The narrative promoted for Lomachenko is he is so skilled, so transcendent with ability, there isn’t a fighter with desire to face him. That’s the perception, but not necessarily reality.

It sounds good from his perspective to state there is a lack of competition or willing volunteers – and then to put on performances as he did against Marrioga.
But if we really analyze the situation, there’s other layers to look at.

Marriaga is not ranked within the top 10 of the junior lightweight division. Marriaga is also coming off a sound defeat against Oscar Valdez via unanimous decision this past April.

Prior to the fight against Lomachenko Marriaga was ranked 27th according to Boxrec. Lomachenko’s opponent prior to Marriaga, Jason Sosa, is not an elite fighter at any stretch as well.

It’s one thing to look amazing against standard competition, but it’s another thing to do so against the very best of the division.

There’s an argument there are willing combatants ready to fight Lomachenko; Garcia, Rigondeaux, Gary Russell Jr. and a few others.

Russell Jr. has been quoted as saying, “I don’t care if he [Lomachenko] loses his next 10 fights, before my career is over he’ll have to see me again. The people didn’t see the Gary Russell that they’re used to seeing.”

These are valid options and Garcia mentioned key points in regards to Lomachenko’s issue in regards to finding suitable opponents.

An argument can be made in Lomachenko’s favor in regards to guys not wanting to fight him, is if we look at the risk vs. reward element and the value Lomachenko brings in regards to money.

This is a dilemma Floyd Mayweather faced early in his career. The same notion can be argued for Marvin Hagler and Rigondeaux currently.

As Garcia alluded to, there is the question of drawing power. Can Lomachenko draw crowds or sellout arenas? What are his ratings television wise, is there pay-per-view potential? What is the budget looking like?

Lomachenko’s last HBO affair against Jason Sosa was an average of 832,000 viewers tuning in to watch Lomachenko defend his WBO world super featherweight title as the main event of HBO’s “World Championship Boxing” tripleheader.

Lomachenko has comparable numbers to Rigondeaux if that is of importance.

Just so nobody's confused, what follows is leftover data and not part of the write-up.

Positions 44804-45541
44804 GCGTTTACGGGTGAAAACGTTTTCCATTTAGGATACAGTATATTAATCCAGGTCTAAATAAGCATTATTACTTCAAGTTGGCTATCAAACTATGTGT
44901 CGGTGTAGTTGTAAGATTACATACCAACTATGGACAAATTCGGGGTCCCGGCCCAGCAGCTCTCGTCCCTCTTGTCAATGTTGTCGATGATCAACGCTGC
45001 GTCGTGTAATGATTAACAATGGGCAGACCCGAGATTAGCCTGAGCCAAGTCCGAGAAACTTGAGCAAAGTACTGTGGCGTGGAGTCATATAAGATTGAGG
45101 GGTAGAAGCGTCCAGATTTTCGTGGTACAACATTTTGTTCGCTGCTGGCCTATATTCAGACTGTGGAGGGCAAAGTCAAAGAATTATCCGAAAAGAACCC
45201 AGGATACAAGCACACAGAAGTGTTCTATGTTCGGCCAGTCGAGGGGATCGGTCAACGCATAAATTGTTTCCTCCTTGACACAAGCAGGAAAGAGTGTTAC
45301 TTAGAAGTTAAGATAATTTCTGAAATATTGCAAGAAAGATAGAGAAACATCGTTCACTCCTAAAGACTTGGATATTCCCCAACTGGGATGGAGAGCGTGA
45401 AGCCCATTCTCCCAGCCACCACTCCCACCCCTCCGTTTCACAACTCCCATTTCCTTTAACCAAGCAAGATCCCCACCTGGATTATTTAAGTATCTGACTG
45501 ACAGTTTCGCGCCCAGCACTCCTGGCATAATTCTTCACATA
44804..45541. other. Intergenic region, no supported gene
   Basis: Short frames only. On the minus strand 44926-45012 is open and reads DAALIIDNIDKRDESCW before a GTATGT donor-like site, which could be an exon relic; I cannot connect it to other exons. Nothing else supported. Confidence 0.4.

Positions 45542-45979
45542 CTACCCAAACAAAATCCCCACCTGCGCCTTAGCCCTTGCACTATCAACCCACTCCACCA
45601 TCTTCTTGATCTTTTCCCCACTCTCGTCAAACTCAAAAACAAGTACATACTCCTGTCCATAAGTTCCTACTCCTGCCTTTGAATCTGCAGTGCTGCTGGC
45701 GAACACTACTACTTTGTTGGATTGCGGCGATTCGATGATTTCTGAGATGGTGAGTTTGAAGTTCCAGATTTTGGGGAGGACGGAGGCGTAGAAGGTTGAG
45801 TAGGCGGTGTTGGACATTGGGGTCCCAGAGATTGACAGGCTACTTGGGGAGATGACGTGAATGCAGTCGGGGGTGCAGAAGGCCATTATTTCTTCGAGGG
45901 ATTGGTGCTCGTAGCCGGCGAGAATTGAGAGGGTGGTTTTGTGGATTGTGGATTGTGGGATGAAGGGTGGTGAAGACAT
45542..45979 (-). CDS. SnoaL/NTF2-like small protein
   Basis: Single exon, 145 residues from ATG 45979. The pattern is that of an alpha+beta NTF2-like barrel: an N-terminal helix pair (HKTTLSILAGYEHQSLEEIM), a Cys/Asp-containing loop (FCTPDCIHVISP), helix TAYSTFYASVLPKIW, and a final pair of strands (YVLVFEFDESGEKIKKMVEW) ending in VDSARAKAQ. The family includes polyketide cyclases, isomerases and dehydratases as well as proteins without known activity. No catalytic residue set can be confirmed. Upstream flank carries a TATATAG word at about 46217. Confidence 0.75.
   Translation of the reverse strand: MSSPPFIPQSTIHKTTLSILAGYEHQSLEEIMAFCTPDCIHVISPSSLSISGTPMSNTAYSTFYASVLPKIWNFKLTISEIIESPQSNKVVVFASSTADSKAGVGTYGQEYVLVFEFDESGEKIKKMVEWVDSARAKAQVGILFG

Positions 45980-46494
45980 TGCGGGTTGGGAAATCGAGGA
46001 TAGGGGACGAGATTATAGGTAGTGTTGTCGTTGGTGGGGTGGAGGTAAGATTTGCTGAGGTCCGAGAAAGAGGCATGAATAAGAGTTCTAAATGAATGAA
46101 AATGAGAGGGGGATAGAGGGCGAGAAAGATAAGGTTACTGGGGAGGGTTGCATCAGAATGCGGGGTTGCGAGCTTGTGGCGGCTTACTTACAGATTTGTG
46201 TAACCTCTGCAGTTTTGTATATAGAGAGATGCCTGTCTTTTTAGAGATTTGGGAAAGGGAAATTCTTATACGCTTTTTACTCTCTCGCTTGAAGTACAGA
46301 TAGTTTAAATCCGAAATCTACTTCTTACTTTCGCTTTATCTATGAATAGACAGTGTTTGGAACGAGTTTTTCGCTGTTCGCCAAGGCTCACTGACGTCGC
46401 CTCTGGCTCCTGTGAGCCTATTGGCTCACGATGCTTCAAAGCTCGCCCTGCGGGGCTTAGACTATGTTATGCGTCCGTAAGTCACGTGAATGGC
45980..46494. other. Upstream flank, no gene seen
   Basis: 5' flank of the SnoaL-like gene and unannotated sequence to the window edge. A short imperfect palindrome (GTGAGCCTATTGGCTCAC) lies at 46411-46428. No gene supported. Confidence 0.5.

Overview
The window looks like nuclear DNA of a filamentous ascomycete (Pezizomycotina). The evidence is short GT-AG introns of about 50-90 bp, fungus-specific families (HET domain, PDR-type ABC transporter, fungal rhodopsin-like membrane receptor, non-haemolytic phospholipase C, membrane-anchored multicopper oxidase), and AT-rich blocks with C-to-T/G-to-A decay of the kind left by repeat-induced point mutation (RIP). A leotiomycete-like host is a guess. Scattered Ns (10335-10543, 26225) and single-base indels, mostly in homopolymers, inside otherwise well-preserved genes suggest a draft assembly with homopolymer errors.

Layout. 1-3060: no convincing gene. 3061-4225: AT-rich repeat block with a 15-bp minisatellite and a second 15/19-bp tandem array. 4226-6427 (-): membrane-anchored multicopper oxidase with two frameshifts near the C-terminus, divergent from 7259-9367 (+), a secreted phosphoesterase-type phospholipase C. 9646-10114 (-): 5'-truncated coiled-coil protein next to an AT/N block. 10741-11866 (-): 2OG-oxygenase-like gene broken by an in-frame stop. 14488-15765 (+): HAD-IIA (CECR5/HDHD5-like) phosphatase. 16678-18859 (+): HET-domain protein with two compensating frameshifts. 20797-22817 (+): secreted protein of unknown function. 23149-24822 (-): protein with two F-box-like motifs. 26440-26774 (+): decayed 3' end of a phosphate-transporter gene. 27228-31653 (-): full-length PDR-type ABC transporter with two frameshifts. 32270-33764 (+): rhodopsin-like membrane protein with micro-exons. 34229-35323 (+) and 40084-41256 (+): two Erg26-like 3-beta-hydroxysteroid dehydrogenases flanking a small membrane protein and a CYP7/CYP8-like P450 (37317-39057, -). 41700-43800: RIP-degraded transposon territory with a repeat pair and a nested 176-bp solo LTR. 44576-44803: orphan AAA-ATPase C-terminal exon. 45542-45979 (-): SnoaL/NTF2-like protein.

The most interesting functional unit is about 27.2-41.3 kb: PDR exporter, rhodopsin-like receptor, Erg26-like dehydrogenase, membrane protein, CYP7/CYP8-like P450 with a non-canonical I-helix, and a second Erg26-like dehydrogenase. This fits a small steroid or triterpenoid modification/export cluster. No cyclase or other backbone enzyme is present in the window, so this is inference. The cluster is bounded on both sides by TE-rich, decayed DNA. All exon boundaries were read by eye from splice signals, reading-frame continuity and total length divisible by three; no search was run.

More people have access to ESPN so in theory, this recent showing against Marriroga should enhance Lomachenko’s brand.

If Lomachenko’s handlers are having such difficulty finding guys to fight him, what are they doing to resolve the issues behind it?

When it comes to negotiation, are they submitting low-ball offers? Nicholas Walters mentioned that issue in the past, as did Rigondeaux.

Orlando Salido mentioned the same. For those keeping track, Salido is the only man to defeat Lomachenko in the professional ranks.

Although chasing a rematch with Salido may appear hollow, because with every day passing is another day closer to retirement for the battle-worn veteran Salido. Lomachenko mentioned a lack of interest in a Salido rematch, as it appears to be a moot point.

Networks, promoters, budgeting, all appear to be the key issues with Lomachenko vs. better quality opposition.

If these are the issues behind the scenes, then we may never see the match-ups we want to see. That means everything the fighters and promoters are saying is essentially lip service.

The well informed boxing fan would love to see Lomachenko vs. Mikey Garcia or Lomachenko vs. Rigondeaux.

An eventual showdown with Gervonta Davis or Terence Crawford sounds fascinating as well.

Unfortunately, the well informed boxing fans can’t dictate which match-ups will transpire and when. We can only hope extraordinary talents such as Lomachenko is afforded the opportunities to continually showcase his skills at the highest level.